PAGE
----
BELAGAVI: The prevailing water crisis has affected normal life in Belagavi city with educational institutions planning to switch to online classes, hospitals postponing minor surgeries and industries reducing the number of working hours.
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St Paul’s English Medium School, one of the prestigious educational institutions in north Karnataka, has decided to switch to online mode from Monday due to shortage of water. St Paul’s School falls under the Belagavi Cantonment Board (BCB), where water crisis has reached its peak. The school, with a strength of 2,200 students, on Friday had announced plans for online classes from Saturday and later postponed that to Monday as parents of one of the students have supplied two tanker water. A few more schools will switch to online classes if the city doesn’t get rain in a day or two.
Father Savio Abreu, principal of the school, said that the campus has an open well and a borewell which have completely dried up following which it was decided to go online. “Water supplied by a parent on Friday was used on Saturday and we would switch to online classes from Monday if we fail to get water till Sunday night,” he said.
Father Sebastian Pereira, vice principal of the school, said that it was the prime responsibility of the school to provide safe drinking water to students, apart from toilets and washrooms.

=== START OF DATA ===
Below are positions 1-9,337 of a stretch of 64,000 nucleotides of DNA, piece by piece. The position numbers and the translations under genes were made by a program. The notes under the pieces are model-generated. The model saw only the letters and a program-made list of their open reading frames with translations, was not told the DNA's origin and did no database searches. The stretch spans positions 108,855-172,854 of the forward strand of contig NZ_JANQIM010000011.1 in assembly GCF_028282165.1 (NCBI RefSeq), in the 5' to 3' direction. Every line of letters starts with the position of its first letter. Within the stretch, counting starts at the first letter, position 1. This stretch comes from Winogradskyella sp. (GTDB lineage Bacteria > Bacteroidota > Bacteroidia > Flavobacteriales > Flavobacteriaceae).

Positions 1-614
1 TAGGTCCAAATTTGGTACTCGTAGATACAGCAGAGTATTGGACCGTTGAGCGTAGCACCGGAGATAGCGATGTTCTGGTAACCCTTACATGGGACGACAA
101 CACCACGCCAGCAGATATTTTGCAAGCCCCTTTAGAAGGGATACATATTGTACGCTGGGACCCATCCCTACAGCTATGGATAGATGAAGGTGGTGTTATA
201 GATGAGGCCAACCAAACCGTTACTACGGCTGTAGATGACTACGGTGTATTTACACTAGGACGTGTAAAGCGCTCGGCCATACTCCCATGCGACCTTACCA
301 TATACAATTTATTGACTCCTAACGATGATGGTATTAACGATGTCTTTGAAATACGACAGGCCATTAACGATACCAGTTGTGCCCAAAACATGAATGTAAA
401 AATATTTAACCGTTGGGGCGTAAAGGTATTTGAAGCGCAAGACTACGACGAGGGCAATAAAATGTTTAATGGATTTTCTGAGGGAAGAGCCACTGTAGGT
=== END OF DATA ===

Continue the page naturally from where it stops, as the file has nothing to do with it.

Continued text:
The Rakaskop reservoir, one of the primary sources of water for Belagavi city, has just half-a-feet of mud water. The district administration is supplying water in tankers to the rural areas. Things would turn from bad to worse if the city doesn’t receive rain within a week.
Many private hospitals that buy water have postponed minor surgeries and are attending to only emergency cases.
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As the water sources have gone dry, many government district hospitals are already following the same.
The 1,000-bedded district hospital in Belagavi, which is attached to Belagavi Institute of Medical Sciences (BIMS), has planned to buy water from private water sellers. Since the cost was not affordable, the institute, which has a medical college, has planned to send the students of the hostels to their native places so that it can utilise available water for inpatients.
BIMS director Dr Ashok Shetty said that there is no alternative than supplying water to inpatients, mainly those in the maternity wards. Industries in Belagavi have also reduced the number of working shifts due to scarcity of water, which is affecting the economic sector. Belgaum Chamber of Commerce and
Industries former chairman Vikas Kalghatagi said many industries have been closed down and some are reducing the number of working hours.
City Corporation commissioner Rudresh Chali said: “We are responding to serious problems. City Corporation has proposed to disilt and recharge wells to get water.”
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Publish On: Jun 18, 2023